[Marxism] RE: Communist tasks

Louis Proyect lnp3 at panix.com
Wed Feb 18 07:26:05 MST 2004


Walter Lippmann wrote:
> Of course in the old SWP they thought it
> made no difference who won World War II, either.
> 
> After all, it was just an inter-imperialist conflict, so
> the outcome was a matter of indifference to its eloquent
> editorialists.

To: <H-HOAC at H-NET.MSU.EDU>
Sent: Tuesday, January 27, 2004 4:57 PM
Subject: Re: Macdonald on WWII
 From Alan Wald awald at umich.edu

I think that Leo Casey oversimplifies considerably when he builds upon 
Dwight Macdonald's quote to assert that it was:

"the official position of most Trotskyists throughout the war, who -- 
with classic ideological rigidity -- simply saw WW II as a replay of WW 
I. The position that WW II was simply another inter-imperialist war is 
the Trotskyist equivalent of the Stalinist's support for the 
Hitler-Stalin Pact."

It is possible that Hook, in the mid-1930s, saw the coming WWII as 
simply "a replay of WWI," and that may be parallel to the CP view at the 
time of the Hitler-Stalin Pact. But the published writings of Trotsky 
show that this was not the view of Trotsky himself at the time the war 
broke out in Europe (after 1939), when he said: "The present war, as we 
have stated on more than one occasion, is a continuation of the last 
war. But a continuation does not signify a repetition. As a general 
rule, a continuation signifies a development, a deepening, a sharpening."

Was this refusal to call WWII a "replay" just rhetoric, or did it mean 
something in practice? Again, Trotsky's writings show that he moved from 
his original WWI position of proposing a two stage approach (first 
overthrow our own capitalist system through "revolutionary defeatism," 
then defend the new society) to a one stage approach (fight in the 
capitalist-run army against fascism in a disciplined manner, but 
maintain ideological agitation for one's socialist alternative).

Some followers of Trotsky carried this out faithfully. For example, 
James P. Cannon, leader of the SWP (which was the largest Trotskyist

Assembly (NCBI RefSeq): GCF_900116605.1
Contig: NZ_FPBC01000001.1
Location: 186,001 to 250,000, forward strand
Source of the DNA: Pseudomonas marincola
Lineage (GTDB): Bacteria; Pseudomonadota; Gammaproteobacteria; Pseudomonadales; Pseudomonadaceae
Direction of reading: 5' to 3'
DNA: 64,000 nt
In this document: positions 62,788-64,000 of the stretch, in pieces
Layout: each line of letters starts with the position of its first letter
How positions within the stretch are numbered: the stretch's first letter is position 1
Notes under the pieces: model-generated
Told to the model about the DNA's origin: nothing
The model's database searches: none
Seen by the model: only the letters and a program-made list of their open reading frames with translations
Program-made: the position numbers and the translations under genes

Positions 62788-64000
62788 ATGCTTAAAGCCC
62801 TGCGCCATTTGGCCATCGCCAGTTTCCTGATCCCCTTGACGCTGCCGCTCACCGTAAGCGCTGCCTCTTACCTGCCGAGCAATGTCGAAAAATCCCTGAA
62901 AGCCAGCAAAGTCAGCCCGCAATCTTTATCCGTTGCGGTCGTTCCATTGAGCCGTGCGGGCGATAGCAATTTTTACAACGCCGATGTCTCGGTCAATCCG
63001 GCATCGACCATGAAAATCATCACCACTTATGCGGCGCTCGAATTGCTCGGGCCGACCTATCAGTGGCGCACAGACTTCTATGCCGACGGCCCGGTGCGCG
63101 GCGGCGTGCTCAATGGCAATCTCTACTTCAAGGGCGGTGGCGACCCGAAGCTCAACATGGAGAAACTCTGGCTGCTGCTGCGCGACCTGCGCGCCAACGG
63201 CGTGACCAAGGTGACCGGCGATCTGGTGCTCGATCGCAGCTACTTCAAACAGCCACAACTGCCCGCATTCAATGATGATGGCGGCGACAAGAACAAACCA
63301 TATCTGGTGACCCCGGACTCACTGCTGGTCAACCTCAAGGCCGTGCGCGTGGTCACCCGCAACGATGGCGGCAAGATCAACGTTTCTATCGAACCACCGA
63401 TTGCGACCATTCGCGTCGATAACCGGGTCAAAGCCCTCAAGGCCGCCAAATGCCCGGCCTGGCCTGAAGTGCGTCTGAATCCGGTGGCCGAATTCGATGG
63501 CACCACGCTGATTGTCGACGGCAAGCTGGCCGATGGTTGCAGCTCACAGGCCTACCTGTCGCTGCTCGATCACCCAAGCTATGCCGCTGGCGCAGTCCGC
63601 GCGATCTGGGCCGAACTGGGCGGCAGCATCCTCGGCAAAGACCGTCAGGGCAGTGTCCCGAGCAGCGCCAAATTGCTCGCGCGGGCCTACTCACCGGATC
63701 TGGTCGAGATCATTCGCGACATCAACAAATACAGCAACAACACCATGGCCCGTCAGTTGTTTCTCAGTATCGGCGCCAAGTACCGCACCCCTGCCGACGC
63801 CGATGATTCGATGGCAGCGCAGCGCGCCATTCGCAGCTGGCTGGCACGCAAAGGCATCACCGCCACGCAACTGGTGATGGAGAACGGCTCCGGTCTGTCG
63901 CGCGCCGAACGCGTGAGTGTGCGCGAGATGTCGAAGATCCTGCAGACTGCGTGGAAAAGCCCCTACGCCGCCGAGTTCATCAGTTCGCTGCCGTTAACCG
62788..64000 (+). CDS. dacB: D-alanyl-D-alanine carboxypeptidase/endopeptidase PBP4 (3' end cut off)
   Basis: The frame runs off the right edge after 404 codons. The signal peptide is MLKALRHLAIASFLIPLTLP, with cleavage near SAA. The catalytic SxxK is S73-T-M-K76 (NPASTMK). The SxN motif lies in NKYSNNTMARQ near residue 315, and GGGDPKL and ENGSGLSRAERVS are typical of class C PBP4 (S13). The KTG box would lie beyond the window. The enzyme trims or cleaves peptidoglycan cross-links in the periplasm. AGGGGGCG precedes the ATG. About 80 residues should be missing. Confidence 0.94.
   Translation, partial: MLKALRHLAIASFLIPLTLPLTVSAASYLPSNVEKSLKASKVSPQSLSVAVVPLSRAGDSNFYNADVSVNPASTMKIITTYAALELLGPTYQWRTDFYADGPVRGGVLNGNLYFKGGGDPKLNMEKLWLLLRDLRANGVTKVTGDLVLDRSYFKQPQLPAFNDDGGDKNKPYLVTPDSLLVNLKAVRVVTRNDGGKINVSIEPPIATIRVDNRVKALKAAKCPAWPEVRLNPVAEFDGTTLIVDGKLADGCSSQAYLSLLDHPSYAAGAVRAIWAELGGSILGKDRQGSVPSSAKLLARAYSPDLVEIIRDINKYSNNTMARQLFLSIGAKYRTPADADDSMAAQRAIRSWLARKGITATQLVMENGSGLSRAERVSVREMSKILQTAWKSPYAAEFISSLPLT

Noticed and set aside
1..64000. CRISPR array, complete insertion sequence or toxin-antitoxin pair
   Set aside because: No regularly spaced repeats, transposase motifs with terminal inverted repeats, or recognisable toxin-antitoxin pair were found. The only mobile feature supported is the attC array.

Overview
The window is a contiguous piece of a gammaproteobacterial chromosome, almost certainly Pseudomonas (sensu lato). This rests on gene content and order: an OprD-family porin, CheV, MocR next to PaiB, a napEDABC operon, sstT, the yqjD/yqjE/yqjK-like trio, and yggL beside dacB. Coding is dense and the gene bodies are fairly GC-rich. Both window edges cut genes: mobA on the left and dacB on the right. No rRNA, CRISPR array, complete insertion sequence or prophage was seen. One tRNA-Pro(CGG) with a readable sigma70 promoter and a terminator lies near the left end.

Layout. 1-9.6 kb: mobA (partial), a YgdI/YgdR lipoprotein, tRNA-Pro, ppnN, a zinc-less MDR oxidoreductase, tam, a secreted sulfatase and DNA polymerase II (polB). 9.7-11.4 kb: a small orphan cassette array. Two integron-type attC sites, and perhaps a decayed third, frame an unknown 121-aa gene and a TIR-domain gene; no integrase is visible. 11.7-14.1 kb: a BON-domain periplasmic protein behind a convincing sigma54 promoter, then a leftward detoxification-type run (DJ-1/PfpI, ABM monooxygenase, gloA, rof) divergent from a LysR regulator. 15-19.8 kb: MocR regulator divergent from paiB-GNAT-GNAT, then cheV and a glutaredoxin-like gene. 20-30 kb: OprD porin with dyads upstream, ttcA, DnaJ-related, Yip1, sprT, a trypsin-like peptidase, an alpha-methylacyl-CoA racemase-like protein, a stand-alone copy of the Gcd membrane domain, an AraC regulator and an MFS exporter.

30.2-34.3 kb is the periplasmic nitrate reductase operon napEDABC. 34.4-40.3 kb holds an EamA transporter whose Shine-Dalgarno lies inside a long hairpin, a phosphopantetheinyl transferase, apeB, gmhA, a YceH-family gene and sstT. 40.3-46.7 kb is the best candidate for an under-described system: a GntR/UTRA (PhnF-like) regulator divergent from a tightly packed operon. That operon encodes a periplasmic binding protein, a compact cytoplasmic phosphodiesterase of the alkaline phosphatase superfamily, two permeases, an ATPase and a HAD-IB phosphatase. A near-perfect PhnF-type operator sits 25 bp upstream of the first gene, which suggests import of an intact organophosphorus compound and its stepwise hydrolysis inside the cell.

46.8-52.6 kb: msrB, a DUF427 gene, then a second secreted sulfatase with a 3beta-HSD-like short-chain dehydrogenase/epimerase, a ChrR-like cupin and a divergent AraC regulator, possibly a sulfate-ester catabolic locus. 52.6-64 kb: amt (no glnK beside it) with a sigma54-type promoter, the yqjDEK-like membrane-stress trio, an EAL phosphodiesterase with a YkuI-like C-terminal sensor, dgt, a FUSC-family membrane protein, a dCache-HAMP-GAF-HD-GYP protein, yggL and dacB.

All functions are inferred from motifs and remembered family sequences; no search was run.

group in the US), stated in Sept. 1940: "We didn't visualize, nobody 
visualized, a world situation in which whole countries would be 
conquered by fascist armies. The workers don't want to be conquered by 
foreign invaders, above all by the fascists. They require a program of 
military struggle against foreign invaders which assures their class 
independence." In the SWP's paper, THE MILITANT, the leading Trotskyist 
attorney, Albert Goldman, wrote that Hitler was "the greatest enemy of 
the working class" and that the SWP advocated that "all those we 
influence must go to war and do what they are told by the 
capitalists....we would not prevent war materials being shipped to fight 
Germany and Japan." Of course, in Europe Trotskyists worked militarily 
where they could with the anti-fascist partisans. Later on, adherents of 
this WWII perspective (Steve Roberts, Ernest Mandel), produced studies 
of WWII arguing that it was actually a number of different kinds of wars 
occurring simultaneously, each of which involved different analyses and 
strategic responses. (Sources for the above quotations, and similar 
ones, can be found in my 1987 book, THE NEW YORK INTELLECTUALS, pp. 
193-225).

Dwight Macdonald's approach to WWII was from a revolutionary pacifist 
position, which is quite different from Trotsky's and the Trotskyists. I 
think it is fair to say that Max Shachtman's Workers Party started with 
a view closer to McDonald's, although Shachtman's WP was not pacifist.